Books, Art, & Visual Culture


Writing and design by Melissa Hill, graphic designer.

Posts tagged books
The Seven Deaths of Evelyn Hardcastle, by Stuart Turton

Some people like to say, “I don’t read fiction” in the same way that a certain type of person likes to say, “I don’t watch T.V.” Both of these statements are pretentious and supposed to imply that the person uttering them doesn’t have the time to waste on such unworthy pursuits. These mediums aren’t intellectual enough, they provide nothing of value.

I can’t imagine what it’s like to live inside the kind of brain that can’t see the value in reading fiction. And I guess that is kind of the point of this post.

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The Heart Goes Last
by Margaret Atwood

The Heart Goes Last is a seemingly lighter venture into our dark future – while there is nothing one can reasonably laugh at in The Handmaid’s Tale or Oryx and Crake, The Heart Goes Last is presented with a tongue firmly in Atwood’s cheek: the atrocities committed in this book feel too ludicrous to be a future we can reasonably expect to encounter.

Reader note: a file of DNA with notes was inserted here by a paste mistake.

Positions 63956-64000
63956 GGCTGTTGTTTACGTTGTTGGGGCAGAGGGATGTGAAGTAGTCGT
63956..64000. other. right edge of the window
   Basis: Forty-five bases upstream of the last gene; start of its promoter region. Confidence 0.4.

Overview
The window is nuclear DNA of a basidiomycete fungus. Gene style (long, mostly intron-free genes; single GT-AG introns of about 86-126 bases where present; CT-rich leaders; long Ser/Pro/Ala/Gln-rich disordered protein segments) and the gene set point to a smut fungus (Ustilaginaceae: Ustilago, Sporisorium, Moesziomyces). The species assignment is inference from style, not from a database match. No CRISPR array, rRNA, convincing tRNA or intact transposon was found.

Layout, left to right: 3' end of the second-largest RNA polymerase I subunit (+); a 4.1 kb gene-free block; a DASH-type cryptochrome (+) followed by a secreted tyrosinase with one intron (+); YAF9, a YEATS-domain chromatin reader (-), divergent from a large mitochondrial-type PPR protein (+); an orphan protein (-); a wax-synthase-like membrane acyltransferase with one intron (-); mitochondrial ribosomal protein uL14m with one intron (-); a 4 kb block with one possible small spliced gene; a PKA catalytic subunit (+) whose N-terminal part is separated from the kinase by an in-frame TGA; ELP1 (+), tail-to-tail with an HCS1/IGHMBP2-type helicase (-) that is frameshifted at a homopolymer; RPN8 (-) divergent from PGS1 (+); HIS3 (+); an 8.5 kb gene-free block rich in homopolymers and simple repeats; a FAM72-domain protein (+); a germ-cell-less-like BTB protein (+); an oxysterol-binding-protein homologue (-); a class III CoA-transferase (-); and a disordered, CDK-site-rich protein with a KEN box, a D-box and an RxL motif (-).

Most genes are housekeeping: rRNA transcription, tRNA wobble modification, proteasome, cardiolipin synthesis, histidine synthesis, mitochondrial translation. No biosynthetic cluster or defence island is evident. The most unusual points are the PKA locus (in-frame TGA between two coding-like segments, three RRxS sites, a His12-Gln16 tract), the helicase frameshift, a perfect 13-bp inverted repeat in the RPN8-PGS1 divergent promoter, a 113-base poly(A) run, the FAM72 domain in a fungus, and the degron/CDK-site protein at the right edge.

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Great bookstores: Mary Martin Bookshop Melbourne

Mary Martin Bookshop is a great favourite of mine and my husband's. The store has been there since I was a teenager, making it well over 20 years. I can't imagine it not being there. They always have lovely window displays, featuring a shelf of books on fashion, or perhaps a cluster of cookbooks. I appreciate a good window display... there's something about standing in front of the store and peering in at the carefully selected books that have been placed there, anticipating what other treasures might be waiting for you inside.

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Late to the Party: Northern Lights by Philip Pullman

If any part of me thought that Northern Lights was going to be a light, fun, magical read, then I guess that part of me must be disappointed. The rest of me however, was thoroughly engaged with the blend of plot-driven adventure, complex and unusual characters and weighty moral and philosophical questions that are encountered throughout this book.

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Atlantic Black by A. S. Patrić

A.S. Patrić’s Atlantic Black is as shadowy liquid as the its title suggests. I read this entire novel feeling as though I was floating through a strange dream, moving through water, a shifting, uncertain landscape. Death comes up often here, sometimes as surrender, sometimes as liberation, a spectre never lingering far from the action at hand.

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The Circle by David Eggers

The Island Will Sink is an intriguing glimpse into a future that I would be entirely unsurprised to see happen. Neglected high-rise wastelands litter the poor areas outside of the city, conserving resources has turned into a competitive social media activity, and one can outsource memories and emotional intelligence to an app… built into your brain, of course.

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